A string of aggressive Federal Reserve hikes has failed to cool off the U.S labor market. The nation's employers keep on hiring more people and the unemployment rate hovers at multi-year low levels.

That's according to a U.S Bureau of Labor Statistics (BLS) report released on Friday morning showing that the U.S economy added 263,000 non-farm jobs in September, slightly below market forecasts. Most of the job gains were in the leisure and hospitality sector (83,000), health care (60,000), business services (46,000), and manufacturing (22,000).

Continued job gains helped push the September unemployment rate down to 3.5%, below market expectations of 3.7%, meaning that the labor market remains tight.

Labor force participation dropped to 62.3% in September from 64.1% in August, reinforcing the thesis of a tight labor market, which put pressure on wages and, eventually, on the price of goods and services.

"Once again, we are seeing strong job growth in September's report, and job numbers continue to follow a nontraditional path," said Armstrong, President of Recruiting at Safeguard Global, a provider of workforce management solutions, in an email to International Business Times. "The labor shortage is real. We are seeing candidates who have reprioritized their work experience and some effects from a shrinking workforce."

Cody Harker, Head of Data and Insights, from Bayard Advertising, a recruitment marketing company, is of a similar opinion.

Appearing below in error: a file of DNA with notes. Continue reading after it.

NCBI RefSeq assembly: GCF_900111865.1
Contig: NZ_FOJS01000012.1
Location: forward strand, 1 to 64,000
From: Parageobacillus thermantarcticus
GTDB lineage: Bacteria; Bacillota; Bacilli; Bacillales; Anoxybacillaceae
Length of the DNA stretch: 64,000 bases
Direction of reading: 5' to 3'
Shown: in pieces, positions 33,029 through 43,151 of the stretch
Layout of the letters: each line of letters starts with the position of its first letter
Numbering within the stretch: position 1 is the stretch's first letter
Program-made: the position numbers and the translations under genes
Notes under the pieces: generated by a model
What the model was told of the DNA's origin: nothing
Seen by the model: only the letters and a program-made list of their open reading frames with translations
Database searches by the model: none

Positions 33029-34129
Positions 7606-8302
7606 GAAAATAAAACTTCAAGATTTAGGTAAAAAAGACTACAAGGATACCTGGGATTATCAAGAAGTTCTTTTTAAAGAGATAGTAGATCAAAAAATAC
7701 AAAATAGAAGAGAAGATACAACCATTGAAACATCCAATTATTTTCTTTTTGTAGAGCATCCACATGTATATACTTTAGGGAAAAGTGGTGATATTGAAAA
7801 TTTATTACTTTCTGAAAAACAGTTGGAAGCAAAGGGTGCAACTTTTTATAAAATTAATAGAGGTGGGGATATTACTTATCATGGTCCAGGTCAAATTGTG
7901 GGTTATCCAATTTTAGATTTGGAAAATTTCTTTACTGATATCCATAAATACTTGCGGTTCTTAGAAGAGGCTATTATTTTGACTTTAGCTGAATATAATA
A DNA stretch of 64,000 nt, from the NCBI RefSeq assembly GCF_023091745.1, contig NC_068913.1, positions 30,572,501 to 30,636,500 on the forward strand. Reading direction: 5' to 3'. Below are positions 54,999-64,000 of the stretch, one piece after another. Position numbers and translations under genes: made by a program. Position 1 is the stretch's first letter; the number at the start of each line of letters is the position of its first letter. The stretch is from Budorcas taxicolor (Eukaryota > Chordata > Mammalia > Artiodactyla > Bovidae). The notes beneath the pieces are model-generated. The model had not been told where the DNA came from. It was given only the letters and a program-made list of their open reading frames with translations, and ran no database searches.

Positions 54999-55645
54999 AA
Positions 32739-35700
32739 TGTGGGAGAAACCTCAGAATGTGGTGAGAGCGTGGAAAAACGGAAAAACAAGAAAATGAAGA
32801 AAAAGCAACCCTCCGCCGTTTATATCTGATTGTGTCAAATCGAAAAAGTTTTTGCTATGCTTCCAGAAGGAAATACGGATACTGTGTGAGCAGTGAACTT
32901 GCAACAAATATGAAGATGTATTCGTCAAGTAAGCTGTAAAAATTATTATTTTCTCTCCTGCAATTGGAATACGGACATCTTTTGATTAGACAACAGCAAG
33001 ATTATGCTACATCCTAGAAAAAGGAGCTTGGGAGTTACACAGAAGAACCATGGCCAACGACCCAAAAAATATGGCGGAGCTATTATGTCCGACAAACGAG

"Today's jobs report indicates the job market is chugging along, albeit at a slower pace, as available jobs still outnumber job seekers 1.7 to 1, and employer demand for talent remains elevated," he told IBT.

The solid job gains came despite the Fed's aggressive monetary tightening. Unfortunately, its efforts to cool off the labor market have yet to yield the right results, and more interest rate hikes are in the offing.

That's a big disappointment to Wall Street bulls who have been back to the game last week, hoping that the Fed is very close to ending interest rate hikes. Thus, the big sell-off in equities followed the jobs report's release.

But Russell Evans, the chief investment officer of Los Angeles-based Avitas Wealth Management, sees a silver lining for the Fed.

"Friday's jobs report is an important memo for the Federal Reserve that the employment picture is starting to weaken and inflation may be tamer in the near future, which would bode well for the argument of pausing its rate hikes, something that would be well-received by markets," he told IBT.

Gus Faucher, Chief Economist at the PNC Financial Group, sees a difficult task ahead for the nation's central bank.

"The Fed is hoping to cool off growth enough to bring inflation back down to 2% over the next year or two without causing a recession," he told IBT. "But the central bank could easily overdo it, raising interest rates too much and pushing the U.S. economy into contraction."

Signage for a job fair is seen on 5th Avenue after the release of the jobs report in Manhattan, New York City